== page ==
|ORCHEESTRA: Paradise Rondel; Piano Concerto; Procession; Pastoral Rhapsody; Elegy (for strings).|
|CHAMBER MUSIC: Rhapsodic Quintet; Lady Audrey's Suite; Fantasy Quartet; Piano Quartet.|
|CHORAL: Sine Nomine.|
|Pieces for piano, organ, etc.|
About Herbert Howells:
Musical Times 61:87February 1920; 71:113 February 1930.
JACQUES IBERT was born in Paris on August 15, 1890. Music had a strong appeal for him from his earliest years. Even before he could read, he could play the piano with technical accuracy and good taste. And, as a mere boy, he tells us, his greatest happiness consisted in listening to the music of Mozart and Chopin. His father, a business man, had planned a commercial career for his son, so that young Ibert was compelled to study his beloved art in deep secrecy. He bought himself the harmony treatises of Dubois and studied them in the solitude of the late hours of night. And when his father had left the home for the day, Jacques would steal several delicious hours of practising the piano.
Strange to say, however, Jacques' earliest ambition was not to become a musican--notwithstanding his great passion for the art--but to become an actor. It was for this purpose that-- when he finally convinced his father that he was not meant for business--he entered Paul Mounet's class at the Conservatory. However, he pursued music simultaneously with his histrionic studies, and his musical soul developed in a very short time. During his Conservatory days, he became a friend of Arthur Honegger and Darius Milhaud-- fellow-students--and while talking to them of ideals and ambitions, he realized fully for the first time that no future could appeal to him quite so much as that of a composer. With this realization, he plunged into his studies with greater enthusaism and devotion than ever.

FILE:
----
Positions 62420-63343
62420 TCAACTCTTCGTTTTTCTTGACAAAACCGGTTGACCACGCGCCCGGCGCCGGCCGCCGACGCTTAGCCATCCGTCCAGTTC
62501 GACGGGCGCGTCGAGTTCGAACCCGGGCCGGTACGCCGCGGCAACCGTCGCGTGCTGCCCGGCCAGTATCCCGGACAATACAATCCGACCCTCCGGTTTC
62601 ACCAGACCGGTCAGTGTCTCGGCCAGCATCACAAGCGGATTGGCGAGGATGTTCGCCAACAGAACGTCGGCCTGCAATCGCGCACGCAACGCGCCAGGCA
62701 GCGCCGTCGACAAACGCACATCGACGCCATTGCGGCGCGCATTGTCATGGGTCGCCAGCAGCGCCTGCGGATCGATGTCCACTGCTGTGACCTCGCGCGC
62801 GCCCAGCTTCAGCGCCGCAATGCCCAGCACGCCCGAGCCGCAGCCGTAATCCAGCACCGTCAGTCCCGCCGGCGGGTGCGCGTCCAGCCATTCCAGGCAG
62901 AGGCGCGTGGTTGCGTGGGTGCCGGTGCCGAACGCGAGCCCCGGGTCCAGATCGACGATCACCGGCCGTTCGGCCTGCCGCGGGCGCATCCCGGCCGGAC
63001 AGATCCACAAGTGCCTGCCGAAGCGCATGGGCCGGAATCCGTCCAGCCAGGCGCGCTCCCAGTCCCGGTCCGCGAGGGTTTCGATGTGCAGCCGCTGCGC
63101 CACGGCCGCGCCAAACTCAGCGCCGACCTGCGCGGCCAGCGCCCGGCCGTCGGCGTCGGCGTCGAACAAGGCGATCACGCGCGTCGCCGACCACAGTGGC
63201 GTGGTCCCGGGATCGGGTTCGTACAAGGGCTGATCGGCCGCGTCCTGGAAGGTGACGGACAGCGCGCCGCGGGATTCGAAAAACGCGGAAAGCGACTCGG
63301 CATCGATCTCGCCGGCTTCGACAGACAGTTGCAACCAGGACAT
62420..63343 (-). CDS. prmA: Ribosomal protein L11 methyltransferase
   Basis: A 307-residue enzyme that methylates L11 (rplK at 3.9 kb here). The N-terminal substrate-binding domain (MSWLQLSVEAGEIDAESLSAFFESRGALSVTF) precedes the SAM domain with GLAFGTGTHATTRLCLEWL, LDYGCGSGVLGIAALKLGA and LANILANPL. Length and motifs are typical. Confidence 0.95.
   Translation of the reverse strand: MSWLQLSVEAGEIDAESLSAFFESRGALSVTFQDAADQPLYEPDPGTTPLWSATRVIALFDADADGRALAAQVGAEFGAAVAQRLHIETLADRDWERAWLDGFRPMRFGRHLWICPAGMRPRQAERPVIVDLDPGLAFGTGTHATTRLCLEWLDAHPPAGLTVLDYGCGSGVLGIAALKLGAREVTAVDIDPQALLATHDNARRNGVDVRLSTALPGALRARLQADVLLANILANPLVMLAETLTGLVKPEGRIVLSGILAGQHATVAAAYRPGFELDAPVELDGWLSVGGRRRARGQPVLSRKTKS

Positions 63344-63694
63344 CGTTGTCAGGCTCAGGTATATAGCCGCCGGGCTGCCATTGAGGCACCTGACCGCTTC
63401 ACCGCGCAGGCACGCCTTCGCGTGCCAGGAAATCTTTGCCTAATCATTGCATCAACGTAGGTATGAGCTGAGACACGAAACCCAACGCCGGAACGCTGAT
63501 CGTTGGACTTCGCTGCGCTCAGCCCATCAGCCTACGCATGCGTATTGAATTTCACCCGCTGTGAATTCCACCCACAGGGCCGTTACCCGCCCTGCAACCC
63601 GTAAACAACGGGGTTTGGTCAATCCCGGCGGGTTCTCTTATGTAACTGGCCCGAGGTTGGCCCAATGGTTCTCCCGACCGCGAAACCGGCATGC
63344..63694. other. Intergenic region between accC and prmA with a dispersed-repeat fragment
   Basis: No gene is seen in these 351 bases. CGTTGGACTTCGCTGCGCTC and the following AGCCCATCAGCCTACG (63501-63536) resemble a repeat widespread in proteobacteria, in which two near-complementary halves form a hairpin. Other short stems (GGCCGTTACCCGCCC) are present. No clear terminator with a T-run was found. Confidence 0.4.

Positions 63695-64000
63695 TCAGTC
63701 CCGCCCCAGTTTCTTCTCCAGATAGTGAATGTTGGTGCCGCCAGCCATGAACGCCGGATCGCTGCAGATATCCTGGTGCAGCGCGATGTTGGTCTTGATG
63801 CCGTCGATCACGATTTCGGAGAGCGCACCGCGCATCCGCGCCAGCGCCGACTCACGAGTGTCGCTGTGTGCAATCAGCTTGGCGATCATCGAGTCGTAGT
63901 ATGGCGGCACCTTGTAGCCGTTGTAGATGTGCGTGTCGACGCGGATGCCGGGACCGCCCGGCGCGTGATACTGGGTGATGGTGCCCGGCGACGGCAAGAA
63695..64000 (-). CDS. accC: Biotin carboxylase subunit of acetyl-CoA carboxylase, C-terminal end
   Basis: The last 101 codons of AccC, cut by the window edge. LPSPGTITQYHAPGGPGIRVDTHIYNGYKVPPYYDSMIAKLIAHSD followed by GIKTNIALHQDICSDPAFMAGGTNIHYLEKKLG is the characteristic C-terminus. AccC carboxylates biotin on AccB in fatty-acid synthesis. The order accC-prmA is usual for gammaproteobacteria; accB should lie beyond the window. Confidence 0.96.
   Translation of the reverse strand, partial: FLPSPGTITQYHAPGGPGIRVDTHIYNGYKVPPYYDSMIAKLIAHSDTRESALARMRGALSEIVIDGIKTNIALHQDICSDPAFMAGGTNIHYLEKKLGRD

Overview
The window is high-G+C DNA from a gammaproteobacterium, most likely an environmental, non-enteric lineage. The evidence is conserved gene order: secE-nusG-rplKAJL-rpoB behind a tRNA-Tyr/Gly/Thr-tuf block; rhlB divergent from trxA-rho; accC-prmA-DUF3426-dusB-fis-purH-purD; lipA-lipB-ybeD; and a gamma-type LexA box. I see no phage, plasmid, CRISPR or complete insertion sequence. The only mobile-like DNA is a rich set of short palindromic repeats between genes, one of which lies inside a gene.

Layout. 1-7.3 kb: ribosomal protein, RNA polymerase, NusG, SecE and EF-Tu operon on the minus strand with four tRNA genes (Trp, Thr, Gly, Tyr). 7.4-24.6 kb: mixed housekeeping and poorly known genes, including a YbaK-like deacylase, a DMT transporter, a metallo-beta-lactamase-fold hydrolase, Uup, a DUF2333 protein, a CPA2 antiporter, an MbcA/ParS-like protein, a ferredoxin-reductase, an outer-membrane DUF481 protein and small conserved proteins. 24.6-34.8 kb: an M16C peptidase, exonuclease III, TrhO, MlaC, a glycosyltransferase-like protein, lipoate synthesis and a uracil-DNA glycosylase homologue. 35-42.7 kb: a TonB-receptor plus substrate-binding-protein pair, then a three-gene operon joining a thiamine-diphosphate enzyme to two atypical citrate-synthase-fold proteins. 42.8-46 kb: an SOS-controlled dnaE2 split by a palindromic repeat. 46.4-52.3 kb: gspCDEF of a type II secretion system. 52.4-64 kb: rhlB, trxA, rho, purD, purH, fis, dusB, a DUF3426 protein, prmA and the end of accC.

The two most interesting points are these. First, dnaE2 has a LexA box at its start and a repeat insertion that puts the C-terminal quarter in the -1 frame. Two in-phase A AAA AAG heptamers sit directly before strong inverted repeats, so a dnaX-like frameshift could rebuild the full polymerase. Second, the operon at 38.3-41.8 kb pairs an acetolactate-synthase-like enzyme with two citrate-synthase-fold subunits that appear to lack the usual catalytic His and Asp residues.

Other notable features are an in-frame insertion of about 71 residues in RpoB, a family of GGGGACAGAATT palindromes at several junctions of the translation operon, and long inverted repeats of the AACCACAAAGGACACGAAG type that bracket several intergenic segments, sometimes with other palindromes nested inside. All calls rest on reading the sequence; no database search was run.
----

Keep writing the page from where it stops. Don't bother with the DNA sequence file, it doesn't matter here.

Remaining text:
The War, unfortunately, interrupted his musical progress in 1914. For several years, Ibert served his country in the Navy eventually becoming an officer in the French Naval Reserve. But when, in 1919, he could return to his study, he proved that he had forgotten very little by winning the much-desired Prix de Rome with a cantata, Le Poête et la Fée.
In Rome, Ibert produced the first work which was to place him as a composer of outstanding importance--a symphonic poem, the Ballad of Reading Gaol, after Oscar Wilde's famous poem.
"This symphonic-poem comprises three episodes," we read in an analysis by Arthur Hoerée. "The first depicts the strange march, light and gay, of one who, drunk with the sun, forgets his enormous debt against society for having killed the thing he loved. The merry round of fantoms animates the second episode with its mad arabesques, in an instrumentation rich with color: the musician utilizes a timbre with the sureness of a master, regulating the entrance of each successive instrument, and holding back, at his desire, the diabolic frenzy of the movement. . . . The vision has vanished, but the bass emerges, mysteriously, and the last vibrations link up with the last episode which suddenly becomes tragic: a milky day, the wailing of a fresh wind. The prayer